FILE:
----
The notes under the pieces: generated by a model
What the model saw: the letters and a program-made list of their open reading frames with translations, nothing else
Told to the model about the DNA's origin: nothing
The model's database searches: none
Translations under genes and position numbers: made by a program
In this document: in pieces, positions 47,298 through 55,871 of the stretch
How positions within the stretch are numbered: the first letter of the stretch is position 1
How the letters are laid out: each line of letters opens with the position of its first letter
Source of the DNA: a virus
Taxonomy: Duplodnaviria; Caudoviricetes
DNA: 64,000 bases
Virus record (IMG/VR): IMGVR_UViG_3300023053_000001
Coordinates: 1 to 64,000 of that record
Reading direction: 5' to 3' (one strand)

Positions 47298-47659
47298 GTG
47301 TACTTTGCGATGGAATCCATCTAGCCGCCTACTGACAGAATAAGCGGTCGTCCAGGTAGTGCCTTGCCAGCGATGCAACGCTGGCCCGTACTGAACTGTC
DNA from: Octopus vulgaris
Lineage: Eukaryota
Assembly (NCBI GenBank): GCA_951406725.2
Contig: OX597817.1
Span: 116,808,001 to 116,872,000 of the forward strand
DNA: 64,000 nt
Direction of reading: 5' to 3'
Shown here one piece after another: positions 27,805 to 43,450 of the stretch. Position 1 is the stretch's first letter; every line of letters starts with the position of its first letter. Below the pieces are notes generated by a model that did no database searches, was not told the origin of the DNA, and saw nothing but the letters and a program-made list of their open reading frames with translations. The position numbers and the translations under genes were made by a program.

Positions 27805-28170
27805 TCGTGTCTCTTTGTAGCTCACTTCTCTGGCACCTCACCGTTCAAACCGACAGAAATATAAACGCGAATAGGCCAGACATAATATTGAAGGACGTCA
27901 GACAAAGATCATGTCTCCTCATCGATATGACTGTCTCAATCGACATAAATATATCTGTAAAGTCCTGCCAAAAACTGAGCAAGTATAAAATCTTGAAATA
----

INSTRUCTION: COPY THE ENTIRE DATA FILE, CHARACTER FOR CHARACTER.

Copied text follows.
The notes under the pieces: generated by a model
What the model saw: the letters and a program-made list of their open reading frames with translations, nothing else
Told to the model about the DNA's origin: nothing
The model's database searches: none
Translations under genes and position numbers: made by a program
In this document: in pieces, positions 47,298 through 55,871 of the stretch
How positions within the stretch are numbered: the first letter of the stretch is position 1
How the letters are laid out: each line of letters opens with the position of its first letter
Source of the DNA: a virus
Taxonomy: Duplodnaviria; Caudoviricetes
DNA: 64,000 bases
Virus record (IMG/VR): IMGVR_UViG_3300023053_000001
Coordinates: 1 to 64,000 of that record
Reading direction: 5' to 3' (one strand)

Positions 47298-47659
47298 GTG
47301 TACTTTGCGATGGAATCCATCTAGCCGCCTACTGACAGAATAAGCGGTCGTCCAGGTAGTGCCTTGCCAGCGATGCAACGCTGGCCCGTACTGAACTGTC
DNA from: Octopus vulgaris
Lineage: Eukaryota
Assembly (NCBI GenBank): GCA_951406725.2
Contig: OX597817.1
Span: 116,808,001 to 116,872,000 of the forward strand
DNA: 64,000 nt
Direction of reading: 5' to 3'
Shown here one piece after another: positions 27,805 to 43,450 of the stretch. Position 1 is the stretch's first letter; every line of letters starts with the position of its first letter. Below the pieces are notes generated by a model that did no database searches, was not told the origin of the DNA, and saw nothing but the letters and a program-made list of their open reading frames with translations. The position numbers and the translations under genes were made by a program.

Positions 27805-28170
27805 TCGTGTCTCTTTGTAGCTCACTTCTCTGGCACCTCACCGTTCAAACCGACAGAAATATAAACGCGAATAGGCCAGACATAATATTGAAGGACGTCA
27901 GACAAAGATCATGTCTCCTCATCGATATGACTGTCTCAATCGACATAAATATATCTGTAAAGTCCTGCCAAAAACTGAGCAAGTATAAAATCTTGAAATA